An X decoder (row decoder) 101 selects one of a plurality of the word lines (row selection). A Y decoder (column decoder) 102 selects one of a plurality of the bit lines in each cell.

A read circuit 103 senses data by reading data stored in a cell selected by the X decoder 101 and the Y decoder 102. The read circuit 103 comprises a bit line BLL to which a cell-based bit line selected by Y decoder 102 is connected, a sense bit line BLS, a separation circuit 105, a bias circuit 107, a load circuit 109, a sense line SA, and an amplifier circuit 110. The separation circuit 105 comprises an N-channel separation transistor 104. The separation transistor 104 is connected between the bit line BLL and the sense bit line BLS and electrically separates between the sense bit line BLS and the bit line BLL. The bias circuit 107 comprises an N-channel bias transistor 106. The bias transistor 106 is connected between the sense bit line BLS and the sense line SA and optimizes voltages for memory cell MC's drains (the bit line BLL and the cell-based bit line BL) when data is read. The load circuit 109 uses a transistor 108 for a P-channel load which sets the sense line SA to a power supply voltage Vcc when data is read. During a sense period, the amplifier circuit 110 senses data by comparing a voltage generated on the sense line SA with a specified reference voltage VREF generated in a circuit (not shown).

The separation transistor 104's gate is supplied with a control signal PART. The bias transistor 106's gate is supplied with a bias voltage VBIAS which is lower than the power supply voltage Vcc.

The following describes a data read operation in the flash memory having the above-mentioned configuration with reference to a timing chart in FIG. 2. As shown in FIG. 2, data is read in three basic periods: an address selection period, a sense period, and an output period.

The address selection period takes effect from when an external address change is received until the word line and the cell-based bit line are selected in a memory cell array. During this period, it is necessary to stabilize a bias voltage VBIAS supplied to the bias transistor 106's gate. When the bias voltage VBIAS does not reach or exceeds a stable level during this period, the so-called soft-write effect occurs. By contrast, when the bias voltage VBIAS is lower than a stable level, bit line BLL charging delays. This is because the bias transistor 106 clamps the bit line BLL's voltage to a value which is lower than Vcc.

During the next sense period, the control signal PART turns on the separation transistor 104 and activates the amplifier circuit 110 at a timing when a memory cell is selected from the memory cell array. Before the separation transistor 104 turns on, a reset circuit (not shown) sets the bit line BLL to 0V. When the separation transistor 104 turn on, the bit line BLL becomes charged. Thereafter, a voltage VBLL of the bit line BLL varies with data stored for the selected memory cell. When the selected memory cell is set to “0”, this memory cell does not turn on even if the word line is selected and is activated. The VBLL rises to a high voltage. By contrast, when the selected memory cell is set to “1”, selecting the word line turns on this memory cell. The voltage VBLL lowers compared to the case where the data is set to “0”.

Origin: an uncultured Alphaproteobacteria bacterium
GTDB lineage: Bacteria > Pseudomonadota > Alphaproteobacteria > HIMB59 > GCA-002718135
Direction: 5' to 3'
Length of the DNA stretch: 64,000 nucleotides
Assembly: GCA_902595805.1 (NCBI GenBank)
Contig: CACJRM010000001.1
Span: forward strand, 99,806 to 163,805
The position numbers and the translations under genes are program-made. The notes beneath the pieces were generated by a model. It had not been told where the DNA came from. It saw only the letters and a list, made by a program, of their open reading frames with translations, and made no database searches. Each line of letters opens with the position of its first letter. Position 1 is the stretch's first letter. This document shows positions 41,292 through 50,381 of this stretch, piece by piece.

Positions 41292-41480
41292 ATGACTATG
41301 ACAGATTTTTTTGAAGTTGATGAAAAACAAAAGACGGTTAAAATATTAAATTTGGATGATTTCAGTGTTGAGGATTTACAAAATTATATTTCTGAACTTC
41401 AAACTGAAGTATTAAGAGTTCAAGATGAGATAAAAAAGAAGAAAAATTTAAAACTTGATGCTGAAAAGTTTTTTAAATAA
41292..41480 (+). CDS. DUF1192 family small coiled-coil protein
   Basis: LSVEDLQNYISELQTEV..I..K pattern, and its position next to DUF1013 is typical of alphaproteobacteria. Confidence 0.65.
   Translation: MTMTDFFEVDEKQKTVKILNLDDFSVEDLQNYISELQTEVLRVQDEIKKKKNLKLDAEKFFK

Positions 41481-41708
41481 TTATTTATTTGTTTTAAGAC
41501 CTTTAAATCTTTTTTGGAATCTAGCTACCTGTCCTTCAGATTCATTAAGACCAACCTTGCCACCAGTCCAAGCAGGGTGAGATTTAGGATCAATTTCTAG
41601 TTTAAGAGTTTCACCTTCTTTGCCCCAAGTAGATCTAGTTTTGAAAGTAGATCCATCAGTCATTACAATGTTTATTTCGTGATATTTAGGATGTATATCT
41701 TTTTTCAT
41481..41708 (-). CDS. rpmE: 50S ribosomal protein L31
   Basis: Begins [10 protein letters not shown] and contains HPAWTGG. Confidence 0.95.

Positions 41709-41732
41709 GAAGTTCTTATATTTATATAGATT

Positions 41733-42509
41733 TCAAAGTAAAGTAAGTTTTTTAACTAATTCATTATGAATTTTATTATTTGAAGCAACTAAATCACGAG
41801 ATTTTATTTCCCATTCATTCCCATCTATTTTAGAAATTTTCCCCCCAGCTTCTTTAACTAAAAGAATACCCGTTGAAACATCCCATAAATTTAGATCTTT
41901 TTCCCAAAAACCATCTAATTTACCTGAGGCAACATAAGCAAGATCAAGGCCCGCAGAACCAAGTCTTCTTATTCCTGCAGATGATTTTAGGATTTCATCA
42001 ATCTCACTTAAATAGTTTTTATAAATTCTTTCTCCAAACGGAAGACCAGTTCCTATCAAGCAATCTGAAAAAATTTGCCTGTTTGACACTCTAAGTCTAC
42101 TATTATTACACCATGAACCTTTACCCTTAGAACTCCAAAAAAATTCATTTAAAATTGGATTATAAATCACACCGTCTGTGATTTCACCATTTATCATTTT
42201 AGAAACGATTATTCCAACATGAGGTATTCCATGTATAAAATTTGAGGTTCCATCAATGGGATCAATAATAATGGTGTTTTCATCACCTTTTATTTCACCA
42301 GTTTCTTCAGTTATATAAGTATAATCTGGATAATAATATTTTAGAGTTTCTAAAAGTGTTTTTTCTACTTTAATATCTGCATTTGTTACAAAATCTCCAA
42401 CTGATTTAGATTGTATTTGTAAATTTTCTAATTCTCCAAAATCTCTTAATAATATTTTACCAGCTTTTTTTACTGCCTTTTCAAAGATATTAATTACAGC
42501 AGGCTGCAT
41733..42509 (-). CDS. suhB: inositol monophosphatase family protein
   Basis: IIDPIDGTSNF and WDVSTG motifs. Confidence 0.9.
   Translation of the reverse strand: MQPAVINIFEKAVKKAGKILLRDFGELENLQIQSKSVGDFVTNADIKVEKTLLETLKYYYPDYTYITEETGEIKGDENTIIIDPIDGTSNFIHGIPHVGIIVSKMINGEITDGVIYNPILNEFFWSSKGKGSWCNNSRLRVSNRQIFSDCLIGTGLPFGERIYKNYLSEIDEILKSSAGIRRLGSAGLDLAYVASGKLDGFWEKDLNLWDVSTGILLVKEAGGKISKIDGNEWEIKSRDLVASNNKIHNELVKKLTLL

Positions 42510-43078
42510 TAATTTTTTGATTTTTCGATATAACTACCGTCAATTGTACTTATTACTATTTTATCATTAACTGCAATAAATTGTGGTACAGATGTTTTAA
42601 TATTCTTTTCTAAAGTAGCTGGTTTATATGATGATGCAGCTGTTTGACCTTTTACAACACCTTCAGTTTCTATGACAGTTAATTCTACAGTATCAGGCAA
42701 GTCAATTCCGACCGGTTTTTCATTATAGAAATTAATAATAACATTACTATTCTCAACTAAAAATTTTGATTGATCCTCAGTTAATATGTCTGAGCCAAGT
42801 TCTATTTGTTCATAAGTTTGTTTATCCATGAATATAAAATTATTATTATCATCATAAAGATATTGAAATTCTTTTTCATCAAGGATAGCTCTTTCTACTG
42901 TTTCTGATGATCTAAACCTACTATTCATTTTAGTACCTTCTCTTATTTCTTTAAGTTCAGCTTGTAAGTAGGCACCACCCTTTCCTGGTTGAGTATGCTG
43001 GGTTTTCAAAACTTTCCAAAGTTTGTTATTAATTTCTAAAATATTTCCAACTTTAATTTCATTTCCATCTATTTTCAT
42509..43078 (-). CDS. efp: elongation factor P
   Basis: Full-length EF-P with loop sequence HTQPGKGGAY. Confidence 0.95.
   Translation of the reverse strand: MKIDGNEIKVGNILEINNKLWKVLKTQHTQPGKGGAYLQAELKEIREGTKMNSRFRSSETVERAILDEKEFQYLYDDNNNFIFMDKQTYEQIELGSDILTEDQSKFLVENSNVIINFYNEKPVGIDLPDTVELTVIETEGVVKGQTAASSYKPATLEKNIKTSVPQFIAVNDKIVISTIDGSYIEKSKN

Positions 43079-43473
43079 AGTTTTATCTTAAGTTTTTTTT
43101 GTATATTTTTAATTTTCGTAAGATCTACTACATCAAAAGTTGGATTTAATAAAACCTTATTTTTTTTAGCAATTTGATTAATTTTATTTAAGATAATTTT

When the amplifier circuit 110 is activated, a sense line SA voltage VSA is compared with the reference voltage VREF to sense data for the selected memory cell. At this time, the reference voltage VREF is approximately set to a middle between a bit line BLL voltage when data is read from the memory cell set to “1” and a bit line BLL voltage when data is read from the memory cell set to “0”.

During the output period, data latched by the amplifier circuit 110 is sensed. This latched data is sent to an output circuit (not shown) and is output from an output pad (not shown).

As shown in FIG. 2, the bias voltage VBIAS stabilized after the address change temporarily drops when the sense period starts. The reason is described below.

FIG. 3 provides an enlarged view of changes in voltages VBLL and VSA for the bit line BLL and the sense line SA during the address selection period and the sense period with reference to a change of the bias voltage VBIAS in FIG. 2.

The bit line BLL voltage VBLL is set to 0V when the control signal PART is activated and the separation transistor 104 turns on. The bit line BLL voltage VBLL is first charged when the sense period starts and the separation transistor 104 turns on.

The sense line SA voltage VSA is stable with a given value (Vcc−Vthp) till the sense period, where Vthp is a threshold value of a P-channel MOS transistor. When the sense period starts, the sense line SA voltage VSA drastically drops. This is because turning on the separation transistor 104 charges a large capacity parasitically given to the bit line BLL. Accordingly, the sense line SA voltage VSA drops down to almost the same level as the bit line BLL voltage VBLL. The bias voltage VBIAS temporarily drops under the influence of this bit line voltage drop.